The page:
One of the mysteries of the English language finally explained.
A person who is self-indulgent in their fondness for sensuous luxury.
hedonist, sensualist, voluptuary, libertine, pleasure seeker, playboy, epicure, glutton, gourmand, gastronomeView synonyms
- ‘Spectacle is the best word to describe the show; as it would enthuse the most jaded sybarite.’
- ‘Hope it's repeated as we'll be out being sybarites.’
- ‘Utterly sublime even for a dedicated sybarite.’
- ‘Australian TV executives were wary of such a project and its unabashed depiction of such swaggering women but Riley and Turner persevered and eventually won the day, delivering a classy, confident spoof of suburban sybarites.’
- ‘Intermediates who want to build their confidence and technique on a big network of connected pistes should look elsewhere, but for sybarites, party people and adrenaline freaks, it's the place to be.’
- ‘He is essentially a sybarite, renting a spacious palazzo by the Grand Canal, eating, drinking and, separated from his wife in England, womanising with zest.’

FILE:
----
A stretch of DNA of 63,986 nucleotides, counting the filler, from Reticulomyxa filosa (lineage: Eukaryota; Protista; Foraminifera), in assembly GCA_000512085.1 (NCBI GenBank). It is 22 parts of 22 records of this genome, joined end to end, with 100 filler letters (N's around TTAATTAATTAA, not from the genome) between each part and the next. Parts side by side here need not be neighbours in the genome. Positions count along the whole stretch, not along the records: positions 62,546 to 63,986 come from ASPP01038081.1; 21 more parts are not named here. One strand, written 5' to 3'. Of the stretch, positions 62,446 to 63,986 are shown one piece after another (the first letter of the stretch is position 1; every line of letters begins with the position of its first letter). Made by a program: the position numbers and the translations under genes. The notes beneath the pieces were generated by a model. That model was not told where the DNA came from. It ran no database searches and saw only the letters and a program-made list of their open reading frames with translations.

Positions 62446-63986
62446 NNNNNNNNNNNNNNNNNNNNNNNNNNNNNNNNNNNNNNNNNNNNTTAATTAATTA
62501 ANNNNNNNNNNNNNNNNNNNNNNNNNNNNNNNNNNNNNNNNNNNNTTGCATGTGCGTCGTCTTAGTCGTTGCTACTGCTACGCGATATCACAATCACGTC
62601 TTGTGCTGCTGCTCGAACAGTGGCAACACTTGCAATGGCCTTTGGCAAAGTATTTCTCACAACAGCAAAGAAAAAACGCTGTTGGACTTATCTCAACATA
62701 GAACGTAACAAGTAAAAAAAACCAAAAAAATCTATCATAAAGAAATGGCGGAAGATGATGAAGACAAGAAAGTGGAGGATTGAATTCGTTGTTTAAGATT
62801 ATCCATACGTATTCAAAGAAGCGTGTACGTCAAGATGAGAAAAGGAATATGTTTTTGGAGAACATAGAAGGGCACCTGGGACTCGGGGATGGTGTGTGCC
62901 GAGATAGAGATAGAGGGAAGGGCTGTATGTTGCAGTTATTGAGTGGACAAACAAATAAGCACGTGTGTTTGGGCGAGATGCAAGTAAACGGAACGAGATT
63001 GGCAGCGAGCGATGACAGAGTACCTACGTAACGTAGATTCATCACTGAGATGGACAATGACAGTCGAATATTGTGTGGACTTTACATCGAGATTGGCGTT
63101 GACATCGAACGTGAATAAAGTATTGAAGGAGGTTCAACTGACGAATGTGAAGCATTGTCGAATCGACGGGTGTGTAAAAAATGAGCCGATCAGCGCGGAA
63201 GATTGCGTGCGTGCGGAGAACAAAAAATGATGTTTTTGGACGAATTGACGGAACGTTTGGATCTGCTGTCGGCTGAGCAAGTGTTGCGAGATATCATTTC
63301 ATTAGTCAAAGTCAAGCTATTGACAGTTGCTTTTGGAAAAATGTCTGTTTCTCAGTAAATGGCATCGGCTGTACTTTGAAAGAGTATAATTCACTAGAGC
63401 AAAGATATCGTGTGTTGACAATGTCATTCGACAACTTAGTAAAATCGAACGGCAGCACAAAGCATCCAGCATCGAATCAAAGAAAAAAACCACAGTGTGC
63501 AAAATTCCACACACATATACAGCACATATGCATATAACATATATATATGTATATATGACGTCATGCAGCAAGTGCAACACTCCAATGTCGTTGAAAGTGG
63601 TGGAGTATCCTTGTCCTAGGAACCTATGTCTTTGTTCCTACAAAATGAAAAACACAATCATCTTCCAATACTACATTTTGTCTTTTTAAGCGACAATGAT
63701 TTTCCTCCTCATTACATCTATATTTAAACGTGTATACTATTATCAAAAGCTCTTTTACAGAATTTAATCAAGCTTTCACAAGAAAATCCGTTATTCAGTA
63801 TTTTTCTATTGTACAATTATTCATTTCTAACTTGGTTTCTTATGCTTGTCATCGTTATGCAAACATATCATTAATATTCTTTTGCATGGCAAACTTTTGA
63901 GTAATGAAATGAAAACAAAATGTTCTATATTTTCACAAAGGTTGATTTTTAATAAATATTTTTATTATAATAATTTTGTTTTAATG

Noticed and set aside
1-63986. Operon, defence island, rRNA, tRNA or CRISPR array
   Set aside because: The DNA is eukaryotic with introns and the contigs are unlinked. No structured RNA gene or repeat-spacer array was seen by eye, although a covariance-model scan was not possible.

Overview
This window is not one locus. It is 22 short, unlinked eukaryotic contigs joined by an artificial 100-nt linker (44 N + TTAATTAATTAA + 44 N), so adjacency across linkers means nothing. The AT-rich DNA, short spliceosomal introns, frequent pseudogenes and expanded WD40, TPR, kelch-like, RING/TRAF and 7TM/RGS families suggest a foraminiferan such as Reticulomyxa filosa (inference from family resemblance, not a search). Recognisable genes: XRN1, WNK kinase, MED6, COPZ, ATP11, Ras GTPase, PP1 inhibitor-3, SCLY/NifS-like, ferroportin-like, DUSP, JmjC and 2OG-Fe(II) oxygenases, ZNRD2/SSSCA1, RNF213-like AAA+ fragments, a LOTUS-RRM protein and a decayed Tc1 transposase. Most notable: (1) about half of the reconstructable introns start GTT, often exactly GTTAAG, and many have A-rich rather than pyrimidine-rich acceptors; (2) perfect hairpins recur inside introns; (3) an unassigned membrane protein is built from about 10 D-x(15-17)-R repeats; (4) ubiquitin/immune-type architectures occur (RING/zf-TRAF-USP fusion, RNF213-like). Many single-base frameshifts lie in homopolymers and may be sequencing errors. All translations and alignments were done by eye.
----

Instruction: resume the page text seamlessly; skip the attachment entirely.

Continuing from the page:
- ‘When a man lives in a multi-million dollar mansion and makes a hundred million a year, his kids are more than likely to become drug-using sybarites.’
- ‘They were sybarites who enjoyed power and indulgence.’
- ‘Luxury amid coastal wilderness is beguiling but concerns locals, who fear too many sybarites will spoil the coast.’
- ‘Call me an idle sybarite, but I value this capability.’
- ‘He cannot go on being a mendacious sybarite inside and outside Parliament, and get away with it.’
- ‘This is Naldhera perched way above sea level, with majestic views of the Shimla ridge, offering nature for the sybarite, hiking and rafting for the athlete and golf for those who are into handicaps and hole-in-ones.’
- ‘They encouraged him, while in the city, to live like a sybarite.’
- ‘As a flat, infertile protectorate of Britain, isolated at the northern fringe of the Leeward chain, you might expect it to offer nothing to sybarites, particularly in matters of food.’
- ‘I've encountered people who lived as self-involved sybarites for years but assumed a new Christian identity in middle age.’
- ‘Would you be kind enough to go back on deck and tell Kay that I said she's an uncultivated, ill-bred sybarite?’
Mid 16th century (originally denoting an inhabitant of Sybaris, an ancient Greek city in southern Italy, noted for luxury): via Latin from Greek Subaritēs.
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